When a certain kind of activity declines in our economy, normally it does not just disappear from the global economy, but instead moves to another location. These powerful market forces operate directly on the tradable sector, and indirectly on the nontradable portion through wage and price effects and shifting opportunities in labor markets...
Who are the winners and losers in the special visa program that enables U.S. companies to employ high-skilled foreign workers on a temporary basis in specialized occupations? In Understanding the Economic Impact of the H-1B Program on the U.S. (NBER Working Paper No. 23153 [February 2017]), John Bound, Gaurav Khanna, and Nicolas Morales explore how the availability of such workers has affected the welfare of domestic workers, firms, and consumers.
... I taught money in banking at the New School for Social Research in the 60s and 70s. Bob Heilbroner, the department chairman, wanted to conform to the mainstream and teach the Chicago School monetarism that treats the economy as if it operates on barter. If you look at almost any economic textbook, all the way through the Ph.D., they treat the economy as being barter. They then factor in money creation as if money ... directly affects prices proportionally -and claim that this doesn't change basic relationships, even between debtors and creditors.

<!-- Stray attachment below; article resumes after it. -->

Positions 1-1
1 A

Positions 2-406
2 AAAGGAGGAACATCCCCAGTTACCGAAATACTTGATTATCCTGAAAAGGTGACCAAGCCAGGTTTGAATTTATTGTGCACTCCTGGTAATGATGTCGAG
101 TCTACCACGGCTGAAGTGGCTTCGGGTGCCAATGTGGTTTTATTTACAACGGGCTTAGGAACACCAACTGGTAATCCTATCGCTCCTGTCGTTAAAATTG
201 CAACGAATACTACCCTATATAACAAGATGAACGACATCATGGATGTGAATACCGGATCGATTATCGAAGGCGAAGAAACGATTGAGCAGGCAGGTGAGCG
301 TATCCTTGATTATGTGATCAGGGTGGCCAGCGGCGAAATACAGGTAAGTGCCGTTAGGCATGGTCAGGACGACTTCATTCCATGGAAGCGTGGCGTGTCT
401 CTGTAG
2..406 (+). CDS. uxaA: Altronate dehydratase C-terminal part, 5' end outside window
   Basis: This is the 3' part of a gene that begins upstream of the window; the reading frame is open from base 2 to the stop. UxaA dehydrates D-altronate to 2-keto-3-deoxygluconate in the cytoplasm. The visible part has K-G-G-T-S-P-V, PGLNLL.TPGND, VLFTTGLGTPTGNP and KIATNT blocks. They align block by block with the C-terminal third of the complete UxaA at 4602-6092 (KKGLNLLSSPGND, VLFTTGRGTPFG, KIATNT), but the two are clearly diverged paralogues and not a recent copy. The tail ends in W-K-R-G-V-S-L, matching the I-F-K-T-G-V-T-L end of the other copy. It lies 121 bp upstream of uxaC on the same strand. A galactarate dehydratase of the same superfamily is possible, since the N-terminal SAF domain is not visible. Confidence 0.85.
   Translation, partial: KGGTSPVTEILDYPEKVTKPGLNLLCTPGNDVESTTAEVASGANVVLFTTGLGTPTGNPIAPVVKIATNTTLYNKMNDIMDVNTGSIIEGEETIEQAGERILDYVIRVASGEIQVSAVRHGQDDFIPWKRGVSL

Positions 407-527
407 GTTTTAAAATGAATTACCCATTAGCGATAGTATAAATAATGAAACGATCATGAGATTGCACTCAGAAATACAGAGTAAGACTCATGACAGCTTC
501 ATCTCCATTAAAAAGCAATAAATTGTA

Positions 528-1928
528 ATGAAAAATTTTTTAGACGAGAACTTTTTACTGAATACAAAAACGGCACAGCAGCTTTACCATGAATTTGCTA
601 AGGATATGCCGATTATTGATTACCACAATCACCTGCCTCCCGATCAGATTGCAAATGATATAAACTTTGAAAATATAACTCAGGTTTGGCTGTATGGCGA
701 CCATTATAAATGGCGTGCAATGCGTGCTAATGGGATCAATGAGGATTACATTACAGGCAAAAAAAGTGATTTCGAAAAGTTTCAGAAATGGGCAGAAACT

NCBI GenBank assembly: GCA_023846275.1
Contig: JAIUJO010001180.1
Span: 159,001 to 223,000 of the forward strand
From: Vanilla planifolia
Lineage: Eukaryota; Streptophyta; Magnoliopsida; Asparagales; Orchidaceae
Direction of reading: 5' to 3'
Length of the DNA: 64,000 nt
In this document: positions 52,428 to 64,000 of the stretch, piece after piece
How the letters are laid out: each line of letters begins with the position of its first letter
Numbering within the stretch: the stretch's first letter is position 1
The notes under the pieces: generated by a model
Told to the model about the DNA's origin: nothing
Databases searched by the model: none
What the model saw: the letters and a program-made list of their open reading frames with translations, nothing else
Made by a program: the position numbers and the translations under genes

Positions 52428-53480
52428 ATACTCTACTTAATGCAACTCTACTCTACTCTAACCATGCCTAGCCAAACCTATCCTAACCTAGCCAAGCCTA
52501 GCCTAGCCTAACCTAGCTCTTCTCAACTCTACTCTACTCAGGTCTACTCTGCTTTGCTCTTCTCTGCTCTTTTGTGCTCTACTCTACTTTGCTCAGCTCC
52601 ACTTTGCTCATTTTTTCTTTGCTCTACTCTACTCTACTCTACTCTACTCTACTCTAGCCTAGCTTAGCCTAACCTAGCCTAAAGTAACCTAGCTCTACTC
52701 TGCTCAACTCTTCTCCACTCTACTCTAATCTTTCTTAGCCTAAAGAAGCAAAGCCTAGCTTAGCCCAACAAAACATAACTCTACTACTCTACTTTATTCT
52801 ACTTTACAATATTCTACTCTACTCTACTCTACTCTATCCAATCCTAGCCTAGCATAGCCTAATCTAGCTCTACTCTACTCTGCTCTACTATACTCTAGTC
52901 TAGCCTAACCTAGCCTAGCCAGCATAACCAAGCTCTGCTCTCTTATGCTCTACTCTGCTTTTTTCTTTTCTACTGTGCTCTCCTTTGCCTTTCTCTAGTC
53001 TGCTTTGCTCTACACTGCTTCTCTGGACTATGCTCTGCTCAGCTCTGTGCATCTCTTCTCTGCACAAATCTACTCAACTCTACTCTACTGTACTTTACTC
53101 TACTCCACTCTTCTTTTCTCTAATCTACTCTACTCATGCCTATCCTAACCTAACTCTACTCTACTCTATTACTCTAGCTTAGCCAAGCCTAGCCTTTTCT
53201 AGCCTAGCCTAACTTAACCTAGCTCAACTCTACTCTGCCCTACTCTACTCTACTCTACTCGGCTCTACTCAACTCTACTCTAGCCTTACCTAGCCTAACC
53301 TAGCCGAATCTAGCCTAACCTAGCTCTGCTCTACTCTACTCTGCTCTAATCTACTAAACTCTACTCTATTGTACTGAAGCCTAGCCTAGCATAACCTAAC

...[O]ver the years ... mainstream economists have revised the concept of full employment. We now read that Australia, for example, is at "full employment" when its official unemployment rate is 5.7 per cent (1.7 per cent above its previous low in February 2008), underemployment is 8.4 per cent, and the participation rate is still a full 1 percentage below its November 2010 peak (meaning some 190 thousand workers have dropped out of the labour force). By any stretch, the total labour underutilisation rate (that is, idle but willing labour) is in excess of 16 per cent. But to some smug journalists who cannot even get their facts straight, that is 'full employment'. Mainstream economics - and misleading a nation as a result.